An observation of the Prime Directive conversation in "Pen Pals"

Discussion in 'Star Trek: The Next Generation' started by Ragitsu, Nov 17, 2021.

  1. Mojochi

    Mojochi Rear Admiral Rear Admiral

    Joined:
    Aug 18, 2007
    Well, it doesn't even have to be as extreme as Blink of an Eye. Simply contacting new species, whether warp capable or aware of the interstellar community or not, alters/influences them. Any interaction with people at all is a form of interference. If you were truly non-interfering, you'd be isolationists. Heck, there's a point to be made that even just observation can potentially have affect. So own it a little bit, & avoid or mitigate the negative effects wherever possible or necessary imho

    The hard directive itself seems to only serve dramatic device, when we need to say "ordinarily we wouldn't be getting involved in this, but..." It's a way to add weight to a scenario, by implying taboo to their actions.
     
  2. dupersuper

    dupersuper Commodore Commodore

    Joined:
    Jul 24, 2020
    I'm fine with not getting involved in the internal affairs of worlds without warp travel/knowledge of alien life, but not (as sneakily as possible) saving them from extinction level events is absurd. What contamination do they think they could bring to a culture that would be more damaging than the end of all life on the planet?
     
  3. CorporalCaptain

    CorporalCaptain Fleet Admiral Admiral

    Joined:
    Feb 12, 2011
    Location:
    astral plane
    Literary science fiction has examples when breaking the rule that the Prime Directive represents can be extremely hazardous to your health, even when the species in question is threatened with extinction if you don't intervene on their behalf. The Mote in God's Eye by Niven and Pournelle comes to mind [https://en.wikipedia.org/wiki/The_Mote_in_God's_Eye].

    Star Trek never really imagined aliens, at least those from our own dimension, to be fundamentally incompatible with humanity, certainly not to the degree postulated in works like Mote.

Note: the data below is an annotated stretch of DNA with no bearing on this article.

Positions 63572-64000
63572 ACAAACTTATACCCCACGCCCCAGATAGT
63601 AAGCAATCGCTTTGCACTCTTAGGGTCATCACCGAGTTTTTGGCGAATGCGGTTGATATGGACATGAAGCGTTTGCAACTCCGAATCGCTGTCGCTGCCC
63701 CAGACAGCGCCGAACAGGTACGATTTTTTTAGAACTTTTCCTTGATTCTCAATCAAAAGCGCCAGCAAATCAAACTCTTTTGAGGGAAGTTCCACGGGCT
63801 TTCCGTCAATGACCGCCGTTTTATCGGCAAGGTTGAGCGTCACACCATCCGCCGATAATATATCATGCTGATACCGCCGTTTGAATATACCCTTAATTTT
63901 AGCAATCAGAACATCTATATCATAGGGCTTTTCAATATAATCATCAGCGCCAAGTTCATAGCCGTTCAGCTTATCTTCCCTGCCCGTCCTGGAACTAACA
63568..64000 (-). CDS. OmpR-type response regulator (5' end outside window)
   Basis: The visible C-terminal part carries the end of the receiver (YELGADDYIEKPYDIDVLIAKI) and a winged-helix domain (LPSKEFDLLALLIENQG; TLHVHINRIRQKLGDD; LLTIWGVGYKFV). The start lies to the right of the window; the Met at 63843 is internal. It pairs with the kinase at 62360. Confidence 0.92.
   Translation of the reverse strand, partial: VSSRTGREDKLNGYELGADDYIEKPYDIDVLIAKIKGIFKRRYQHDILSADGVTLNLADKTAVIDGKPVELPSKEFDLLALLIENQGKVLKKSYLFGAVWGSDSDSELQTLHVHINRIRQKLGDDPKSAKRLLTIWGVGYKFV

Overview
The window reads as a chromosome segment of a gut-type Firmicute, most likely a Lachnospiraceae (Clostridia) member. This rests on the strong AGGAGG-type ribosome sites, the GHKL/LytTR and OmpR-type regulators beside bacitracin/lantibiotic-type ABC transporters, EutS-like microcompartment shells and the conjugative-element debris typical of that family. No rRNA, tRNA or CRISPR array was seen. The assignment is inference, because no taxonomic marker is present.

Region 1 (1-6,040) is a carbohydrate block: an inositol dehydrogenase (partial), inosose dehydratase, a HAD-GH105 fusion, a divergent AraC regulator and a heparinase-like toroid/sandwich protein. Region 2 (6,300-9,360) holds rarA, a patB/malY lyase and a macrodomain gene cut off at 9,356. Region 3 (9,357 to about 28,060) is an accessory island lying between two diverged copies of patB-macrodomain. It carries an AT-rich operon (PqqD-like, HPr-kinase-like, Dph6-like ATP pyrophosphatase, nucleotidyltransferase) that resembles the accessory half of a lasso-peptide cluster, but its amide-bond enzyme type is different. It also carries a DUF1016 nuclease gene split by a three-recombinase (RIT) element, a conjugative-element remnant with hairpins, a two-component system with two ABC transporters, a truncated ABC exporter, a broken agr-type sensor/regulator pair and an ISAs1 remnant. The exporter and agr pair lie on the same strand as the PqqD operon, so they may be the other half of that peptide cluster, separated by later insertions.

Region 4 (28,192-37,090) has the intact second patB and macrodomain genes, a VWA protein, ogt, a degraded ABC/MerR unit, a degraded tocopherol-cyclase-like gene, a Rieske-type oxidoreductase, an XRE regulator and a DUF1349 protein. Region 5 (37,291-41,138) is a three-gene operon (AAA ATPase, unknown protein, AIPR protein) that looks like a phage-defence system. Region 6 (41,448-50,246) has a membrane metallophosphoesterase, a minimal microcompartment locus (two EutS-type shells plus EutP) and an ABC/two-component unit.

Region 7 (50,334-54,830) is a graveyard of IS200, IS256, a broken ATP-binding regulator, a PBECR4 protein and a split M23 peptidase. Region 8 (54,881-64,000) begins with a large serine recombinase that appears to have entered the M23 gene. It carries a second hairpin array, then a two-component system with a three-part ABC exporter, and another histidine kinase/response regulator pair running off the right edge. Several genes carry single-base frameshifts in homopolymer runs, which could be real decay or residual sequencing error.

4. BillJ

    BillJ Former Democrat Premium Member

    Joined:
    Jan 30, 2001
    Location:
    Covington, Ky. USA
    The difference being those carrying out a war have an actual choice to make about whether or not they want to save their civilization/species.
     
  5. Orphalesion

    Orphalesion Commodore Commodore

    Joined:
    Oct 19, 2014
    I mean I also gotta say that the way the Prime Directive was handled on TNG sometimes seemed less than ideal. Almost as if some writers had just been told it's a policy of non-interference and then took that idea to the extreme without really thinking about it.
    Like in Symbiosis where Picard literally chose the worst option available, that would lead to the most chaos, death and destruction, and reeked of interference anyway. Or the Hunted, where they left a planet to sink into civil war rather than stay and mediate.
    Makes you kinda wonder what Picard would have done if it had been the Enterprise D that would have come across the planet in A Taste of Armageddon...
    hmmm...now that I think of it, considering that quite a few episodes in Season 1 were supposed to be "updated" versions of TOS episodes...was Symbiosis the TNG take on A Taste of Armageddon?